Mini-Reviews: A Song of Wraiths and Ruin, The Voting Booth, A Love Hate Thing

Hello everyone, and happy Tuesday! Today, I’m trying something a bit different from my usual review. I am so behind in reviewing the books that I’ve read, so I decided to bring you a collection of mini-reviews for several books I’ve recently finished. It’s my first time writing mini-reviews, so I’m not sure exactly what I’m doing 😂, but bear with me as I get the hang of this. One major change from a full-length review is that instead of giving the usual segment from Abby the Christian Bookworm, I’ll be adding a Bible verse that reminded me of the book in question at the end of each mini-review.

In other news, all three of the books here were added to my TBR through lists of YA books by Black authors that circulated when the #BlackLivesMatter protests were at their peak. It’s such a cool coincidence that I got to read these books in quick succession.

So without further ado, let’s get started!

TITLE: A Song of Wraiths and Ruin
AUTHOR: Roseanne A. Brown
GENRE: Fantasy, romance, young adult
PUBLICATION: June 2020 by HarperCollins
PAGES: 475
RATING: ⭑ ⭑ ⭑ ⭑ ½


The first in a fantasy duology inspired by West African folklore in which a grieving crown princess and a desperate refugee find themselves on a collision course to murder each other despite their growing attraction.

For Malik, the Solstasia festival is a chance to escape his war-stricken home and start a new life with his sisters in the prosperous desert city of Ziran. But when a vengeful spirit abducts Malik’s younger sister, Nadia, as payment into the city, Malik strikes a fatal deal—kill Karina, Crown Princess of Ziran, for Nadia’s freedom.

But Karina has deadly aspirations of her own. Her mother, the Sultana, has been assassinated; her court threatens mutiny; and Solstasia looms like a knife over her neck. Grief-stricken, Karina decides to resurrect her mother through ancient magic . . . requiring the beating heart of a king. And she knows just how to obtain one: by offering her hand in marriage to the victor of the Solstasia competition.

When Malik rigs his way into the contest, they are set on a course to destroy each other. But as attraction flares between them and ancient evils stir, will they be able to see their tasks to the death?

TW: Self-harm ideation, fantasy violence, emotional & physical abuse, anxiety, panic attacks, parent death, animal death (A big thank you to Ms. Brown for being considerate enough to include content warnings at the beginning of this book!) | Trigger Warning Database

A Song of Wraiths and Ruin is a West African-inspired fantasy that is lush with culture and mythology. We follow two main characters over the course of Solstasia, a weeklong festival: Malik, a desperate refugee searching for a home for his family, and Karina, the Crown Princess on the verge of falling apart after losing one family member too many. I loved the storyline. The rapid twists and turns kept me on the edge of my seat throughout the entire novel. I could, however, guess some of the major plot twists from the very beginning, but that didn’t detract from my reading experience. I never knew which way the author would the characters next, and I loved that. But what I appreciated most was that the author never once sacrificed plot for character development.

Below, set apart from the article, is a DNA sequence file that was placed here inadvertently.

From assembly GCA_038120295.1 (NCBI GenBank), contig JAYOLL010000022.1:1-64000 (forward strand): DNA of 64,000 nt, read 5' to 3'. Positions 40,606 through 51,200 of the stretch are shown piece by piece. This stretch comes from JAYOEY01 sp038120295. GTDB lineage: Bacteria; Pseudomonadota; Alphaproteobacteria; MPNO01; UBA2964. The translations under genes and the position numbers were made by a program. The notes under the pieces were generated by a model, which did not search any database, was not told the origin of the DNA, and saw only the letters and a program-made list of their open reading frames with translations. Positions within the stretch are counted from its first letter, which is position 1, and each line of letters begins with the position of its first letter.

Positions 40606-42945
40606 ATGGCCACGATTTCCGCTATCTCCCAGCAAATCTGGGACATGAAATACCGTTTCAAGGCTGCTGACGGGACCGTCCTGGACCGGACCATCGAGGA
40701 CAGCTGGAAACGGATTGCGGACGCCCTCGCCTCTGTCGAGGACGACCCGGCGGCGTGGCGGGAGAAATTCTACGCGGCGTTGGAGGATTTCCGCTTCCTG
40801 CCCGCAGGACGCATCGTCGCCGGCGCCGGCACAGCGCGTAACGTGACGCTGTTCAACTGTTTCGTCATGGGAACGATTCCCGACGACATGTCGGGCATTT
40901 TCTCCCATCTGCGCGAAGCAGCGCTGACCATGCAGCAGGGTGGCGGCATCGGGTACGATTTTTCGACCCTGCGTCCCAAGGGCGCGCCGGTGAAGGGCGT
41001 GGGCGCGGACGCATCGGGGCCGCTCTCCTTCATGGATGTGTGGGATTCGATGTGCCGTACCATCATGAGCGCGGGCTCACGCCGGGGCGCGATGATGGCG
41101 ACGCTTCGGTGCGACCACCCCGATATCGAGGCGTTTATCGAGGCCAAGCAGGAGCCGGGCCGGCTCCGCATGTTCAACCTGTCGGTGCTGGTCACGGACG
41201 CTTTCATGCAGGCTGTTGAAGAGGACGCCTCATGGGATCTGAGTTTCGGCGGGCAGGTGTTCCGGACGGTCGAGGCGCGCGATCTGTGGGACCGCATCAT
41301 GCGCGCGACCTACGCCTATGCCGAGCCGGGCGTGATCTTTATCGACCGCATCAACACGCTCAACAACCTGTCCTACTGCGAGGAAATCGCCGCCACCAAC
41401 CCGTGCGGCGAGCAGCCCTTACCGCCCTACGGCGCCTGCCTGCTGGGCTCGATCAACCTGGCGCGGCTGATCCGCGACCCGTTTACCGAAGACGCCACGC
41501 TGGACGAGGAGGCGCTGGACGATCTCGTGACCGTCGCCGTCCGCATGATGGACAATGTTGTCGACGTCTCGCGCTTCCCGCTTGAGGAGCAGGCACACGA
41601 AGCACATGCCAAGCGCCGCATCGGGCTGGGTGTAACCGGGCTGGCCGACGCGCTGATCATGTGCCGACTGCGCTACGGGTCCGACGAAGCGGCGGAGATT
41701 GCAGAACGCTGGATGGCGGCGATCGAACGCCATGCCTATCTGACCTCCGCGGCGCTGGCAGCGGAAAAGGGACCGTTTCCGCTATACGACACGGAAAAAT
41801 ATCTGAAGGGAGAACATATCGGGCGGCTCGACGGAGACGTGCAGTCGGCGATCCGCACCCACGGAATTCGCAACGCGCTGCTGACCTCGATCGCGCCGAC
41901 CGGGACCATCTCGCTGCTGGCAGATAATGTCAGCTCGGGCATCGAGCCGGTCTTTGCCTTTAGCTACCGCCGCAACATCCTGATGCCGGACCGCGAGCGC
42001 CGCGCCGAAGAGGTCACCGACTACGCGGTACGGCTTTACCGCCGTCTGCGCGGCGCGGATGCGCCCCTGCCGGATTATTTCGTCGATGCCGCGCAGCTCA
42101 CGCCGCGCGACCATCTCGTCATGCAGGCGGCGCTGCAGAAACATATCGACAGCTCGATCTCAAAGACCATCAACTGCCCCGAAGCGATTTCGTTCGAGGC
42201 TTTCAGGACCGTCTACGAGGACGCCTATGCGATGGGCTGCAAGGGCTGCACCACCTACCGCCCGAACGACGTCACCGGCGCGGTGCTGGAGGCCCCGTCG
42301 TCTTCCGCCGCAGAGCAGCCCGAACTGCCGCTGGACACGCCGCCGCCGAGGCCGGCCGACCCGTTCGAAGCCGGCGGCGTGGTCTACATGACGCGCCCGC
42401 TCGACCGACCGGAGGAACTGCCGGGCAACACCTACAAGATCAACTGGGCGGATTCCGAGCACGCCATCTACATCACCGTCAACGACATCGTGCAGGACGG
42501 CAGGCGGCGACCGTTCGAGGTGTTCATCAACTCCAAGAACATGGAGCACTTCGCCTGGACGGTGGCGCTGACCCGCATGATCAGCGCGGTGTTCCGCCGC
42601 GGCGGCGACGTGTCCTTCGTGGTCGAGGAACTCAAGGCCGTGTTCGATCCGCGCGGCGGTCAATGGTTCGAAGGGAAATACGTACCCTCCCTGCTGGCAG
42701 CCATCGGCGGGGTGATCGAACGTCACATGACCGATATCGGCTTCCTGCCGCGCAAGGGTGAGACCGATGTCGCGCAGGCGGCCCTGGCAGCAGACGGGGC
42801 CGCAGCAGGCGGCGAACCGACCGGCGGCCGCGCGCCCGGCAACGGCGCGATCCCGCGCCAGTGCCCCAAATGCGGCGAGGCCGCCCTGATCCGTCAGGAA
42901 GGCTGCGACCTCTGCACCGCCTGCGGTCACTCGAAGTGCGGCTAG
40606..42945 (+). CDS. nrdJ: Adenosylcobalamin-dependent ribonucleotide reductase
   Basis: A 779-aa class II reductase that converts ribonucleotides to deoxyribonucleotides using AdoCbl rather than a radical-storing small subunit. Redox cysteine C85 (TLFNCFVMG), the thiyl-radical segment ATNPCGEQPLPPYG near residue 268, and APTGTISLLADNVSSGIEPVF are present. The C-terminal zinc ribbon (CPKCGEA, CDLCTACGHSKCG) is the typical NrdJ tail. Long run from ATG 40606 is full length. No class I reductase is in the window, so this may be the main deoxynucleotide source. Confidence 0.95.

Both Malik and Karina go through grief, feelings of unworthiness, fear, and resentment, and their pain was tangible as each of them were faced with one difficult decision after another. Each of their personalities was so well-developed. Karina masks her self-doubt and fear beneath a combative nature and her reckless actions. And Malik is an anxious Soft Marshmallow™️ who experiences several panic attacks over the course of the story. And — get this — he’s not ashamed of his emotions. It was so refreshing reading about a male character who just lets himself cry when he feels like it. Too many times in YA, guys crying serves as some kind of plot point and major turning point for the character development. I’m not saying that trope doesn’t have its highs, but we absolutely need more characters like Malik in books.

Obviously, Karina’s stabbiness and Malik’s softness make for some intense chemistry. I am rooting for them, although the way this book ended is giving me some serious worries over where this OTP will end up. Add everything I’ve mentioned so far to beautiful writing and rich mythology, and you’ve got a new favorite on your hands. Highly recommend this book.

I sought the LORD, and he answered me; he delivered me from all my fears.

Psalm 34:4 NIV

Malik and Karina struggle with fear and worry all throughout this book. But God is always there for you. He is God Almighty, and He loves you. He will take care of you.

TITLE: The Voting Booth
AUTHOR: Brandy Colbert
GENRE: Contemporary, romance, young adult
PUBLICATION: July 2020 by Disney-Hyperion
RATING: ⭑ ⭑ ⭑ ¾


From Stonewall Award-winning author Brandy Colbert comes an all-in-one-day love story perfect for fans of The Sun is Also A Star.

Marva Sheridan was born ready for this day. She’s always been driven to make a difference in the world, and what better way than to vote in her first election?

Duke Crenshaw is so done with this election. He just wants to get voting over with so he can prepare for his band’s first paying gig tonight.

Only problem? Duke can’t vote.

When Marva sees Duke turned away from their polling place, she takes it upon herself to make sure his vote is counted. She hasn’t spent months doorbelling and registering voters just to see someone denied their right. And that’s how their whirlwind day begins, rushing from precinct to precinct, cutting school, waiting in endless lines, turned away time and again, trying to do one simple thing: vote. They may have started out as strangers, but as Duke and Marva team up to beat a rigged system (and find Marva’s missing cat), it’s clear that there’s more to their connection than a shared mission for democracy.